If the TABC leadership in the area is so out of control of their officers, it needs to be replaced as well.

  • petted

    It doesn’t take that many people to check and see if your alcohol service license is up to date as they’re always displayed out it the open in the bar itself and two usually when you get a license for anything there’s a record of so appropriate licensing status can be determined without going to the bar however compliance is another story however again compliance can be determined by someone undercover with backup on hand to pick up any one who’s overly inebriated but then again that require foresight and planning.

  • Brian

    No Raid.
    No Stonewall 2009.
    Put away your markers!

    The following are the statements from the Onwers of the Eagle Bar and the TABC:

    1) Statement from the Eagle Owners:

    The problems at the Dallas Eagle on Friday night, July 10, 2009, were predicated on misinformation, and/or lack thereof, we received from the agent we had hired to expedite our licensing process. Regardless, the permits were not in order; and we take full responsibility for this. We would like to apologize to or customers, our employees, and the community at large. We would also like to extend our sincere apologies to the employees at TABC and the Dallas Police Department for the adverse press they have had to endure for simply doing their duty. Neither of these agencies, in any way harassed or threatened us. Their behavior throughout was polite and organized. They were acting on a compliant, which by law, they are required to do. Sadly, we were informed these calls were placed by a competitor. The calls were placed through Austin (for TABC) and through the District Attorney’s office here (for DPD) indicating someone with well placed connections. Once again, this was a licensing error on our part, nothing more.

    On a broader note, it is enough that our community has to deal with discrimination on a daily basis without having to worry about elements within our own community. This, to our minds, is the real story here.
    We thank all of you for your love and support.
    We are open for business at the old location until ALL appropriate documentation is in hand.

    2) The Official Statement from the TABC:

    On July 10, 2009, the Texas Alcoholic Beverage Commission (TABC) licensing division in Austin Headquarters received an anonymous complaint that Dallas Eagle (Permit #MB254723) had changed locations without transferring their permit. The Dallas Eagle permit is issued for 2515 Inwood Road, Dallas, Texas. The complaint alleged that they were having a “grand opening” at 5740 Maple in Dallas.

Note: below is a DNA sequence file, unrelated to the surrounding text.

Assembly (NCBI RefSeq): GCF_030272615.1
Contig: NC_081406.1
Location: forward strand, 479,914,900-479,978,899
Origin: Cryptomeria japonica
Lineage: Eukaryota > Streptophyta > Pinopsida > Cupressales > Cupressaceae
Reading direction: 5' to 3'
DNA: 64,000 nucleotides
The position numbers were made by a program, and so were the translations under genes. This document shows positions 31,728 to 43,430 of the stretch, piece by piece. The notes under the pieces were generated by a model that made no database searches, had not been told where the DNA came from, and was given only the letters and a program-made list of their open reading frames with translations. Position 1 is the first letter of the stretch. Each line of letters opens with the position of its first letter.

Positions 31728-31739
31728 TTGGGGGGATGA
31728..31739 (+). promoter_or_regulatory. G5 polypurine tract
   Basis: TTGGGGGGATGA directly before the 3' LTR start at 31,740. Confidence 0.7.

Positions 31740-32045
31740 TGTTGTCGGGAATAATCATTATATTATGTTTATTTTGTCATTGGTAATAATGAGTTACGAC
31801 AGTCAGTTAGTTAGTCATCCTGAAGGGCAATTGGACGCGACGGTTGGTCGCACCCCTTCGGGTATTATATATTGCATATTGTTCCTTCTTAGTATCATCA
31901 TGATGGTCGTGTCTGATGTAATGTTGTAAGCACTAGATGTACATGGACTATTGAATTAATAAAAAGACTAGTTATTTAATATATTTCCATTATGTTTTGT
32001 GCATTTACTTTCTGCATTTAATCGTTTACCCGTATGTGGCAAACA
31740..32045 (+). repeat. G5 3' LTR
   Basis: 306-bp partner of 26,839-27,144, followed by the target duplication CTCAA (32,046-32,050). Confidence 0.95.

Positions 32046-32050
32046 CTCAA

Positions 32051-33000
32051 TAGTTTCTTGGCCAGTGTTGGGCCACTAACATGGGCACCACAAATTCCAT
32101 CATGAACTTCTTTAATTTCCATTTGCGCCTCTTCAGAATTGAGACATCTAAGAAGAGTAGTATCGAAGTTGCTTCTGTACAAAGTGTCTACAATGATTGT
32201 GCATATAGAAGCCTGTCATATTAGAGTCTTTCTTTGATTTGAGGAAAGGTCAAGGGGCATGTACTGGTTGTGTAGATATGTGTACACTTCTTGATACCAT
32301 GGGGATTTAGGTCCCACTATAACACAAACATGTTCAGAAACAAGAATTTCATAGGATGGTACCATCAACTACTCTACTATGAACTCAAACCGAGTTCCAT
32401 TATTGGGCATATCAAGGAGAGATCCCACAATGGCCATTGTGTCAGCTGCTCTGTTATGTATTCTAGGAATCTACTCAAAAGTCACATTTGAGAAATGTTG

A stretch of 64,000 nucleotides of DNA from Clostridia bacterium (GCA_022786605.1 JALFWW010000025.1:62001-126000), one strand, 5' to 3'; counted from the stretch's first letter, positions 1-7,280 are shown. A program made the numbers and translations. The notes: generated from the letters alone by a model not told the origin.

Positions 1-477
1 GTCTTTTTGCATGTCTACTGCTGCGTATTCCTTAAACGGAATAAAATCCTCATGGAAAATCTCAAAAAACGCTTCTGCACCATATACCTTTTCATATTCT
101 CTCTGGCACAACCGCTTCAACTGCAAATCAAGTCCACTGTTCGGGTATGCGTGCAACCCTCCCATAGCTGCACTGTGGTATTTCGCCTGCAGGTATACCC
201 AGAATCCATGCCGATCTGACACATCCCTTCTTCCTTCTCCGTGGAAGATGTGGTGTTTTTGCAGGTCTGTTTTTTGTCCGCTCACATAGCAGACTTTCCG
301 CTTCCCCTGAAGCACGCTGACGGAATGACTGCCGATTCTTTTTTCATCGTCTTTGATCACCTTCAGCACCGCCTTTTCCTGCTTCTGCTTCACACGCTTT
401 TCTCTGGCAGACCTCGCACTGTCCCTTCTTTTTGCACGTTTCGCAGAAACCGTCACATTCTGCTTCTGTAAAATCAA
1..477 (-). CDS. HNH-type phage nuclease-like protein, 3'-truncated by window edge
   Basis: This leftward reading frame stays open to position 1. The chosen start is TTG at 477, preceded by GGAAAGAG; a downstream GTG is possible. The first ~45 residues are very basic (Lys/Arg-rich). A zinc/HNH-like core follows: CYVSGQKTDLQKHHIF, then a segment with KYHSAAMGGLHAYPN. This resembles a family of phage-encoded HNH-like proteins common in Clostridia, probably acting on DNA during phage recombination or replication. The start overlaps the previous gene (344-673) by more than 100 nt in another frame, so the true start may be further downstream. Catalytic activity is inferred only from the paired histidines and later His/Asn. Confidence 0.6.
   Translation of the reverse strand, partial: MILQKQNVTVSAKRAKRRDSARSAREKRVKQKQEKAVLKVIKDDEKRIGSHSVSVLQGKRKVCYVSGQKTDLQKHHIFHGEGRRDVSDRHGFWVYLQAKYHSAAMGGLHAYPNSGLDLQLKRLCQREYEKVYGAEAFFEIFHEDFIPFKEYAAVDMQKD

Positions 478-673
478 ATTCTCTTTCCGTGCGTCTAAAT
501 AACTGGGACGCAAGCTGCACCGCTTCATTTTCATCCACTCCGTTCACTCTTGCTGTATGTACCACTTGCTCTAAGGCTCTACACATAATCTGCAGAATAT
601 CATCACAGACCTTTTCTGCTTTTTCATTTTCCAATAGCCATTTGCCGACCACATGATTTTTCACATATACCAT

TABC licenses and permits are specific to certain owners and specific locations. The Dallas Eagle had applied for a change of address and change of officer on July 7, 2009, but the application processing was not complete, and the Dallas Eagle did not have a permit for the new location.

    On July 10, at approximately 9:50pm, upon arriving at 5740 Maple to investigate the complaint, TABC agents learned that the Dallas Police Department had also received a complaint and were planning to work the location in an undercover capacity. TABC agents left the location and returned later to seize the alcoholic beverages being sold.

    TABC agents were not wearing masks, and agents did not make any arrests or issue any criminal citations at Dallas Eagle. TABC did not “close down” the bar, but agents did advise the permit holders that they could not sell alcoholic beverages at that location.

    TABC intends to take administrative action against the permit holder for sale of alcoholic beverages away from the licensed premises (Section 11.06 Alcoholic Beverage Code). The Dallas Eagle could have their permit suspended for 3-5 days or receive a fine (in lieu of suspension) ranging from $900-$1,500.

    TABC will continue to work with Dallas Eagle to process their application to transfer their permit to the new location.

    From the Alcoholic Beverage Code: Sec. 11.06. Privileges Limited to Licensed Premises. No person may use a permit or exercise any privileges granted by the permit except at the place, address, premises, or location for which the permit is issued, except as otherwise provided by this code.

  • f123

    Its not a gay thing,The Eagle didnt renew their liquor license,end of story , stop over reacting

  • galefan2004

    @Jeremy: Dozens of witnesses that are pre-programed to hate authority that just so happened to be drunk off their asses at the time.

  • jason

    Look, I have no problem with the authorities checking on gay bars to ensure they comply with regulations. Gay men’s bars mustn’t be given exemptions simply because they’re “gay”.

    On the other hand, there mustn’t be a bias against gay bars. There needs to be consistency and uniformity in how the authorities check all of the bars in Texas.

  • Andy

    Why do we need a TABC and the like? Are we under Sharia law?

Comments are closed.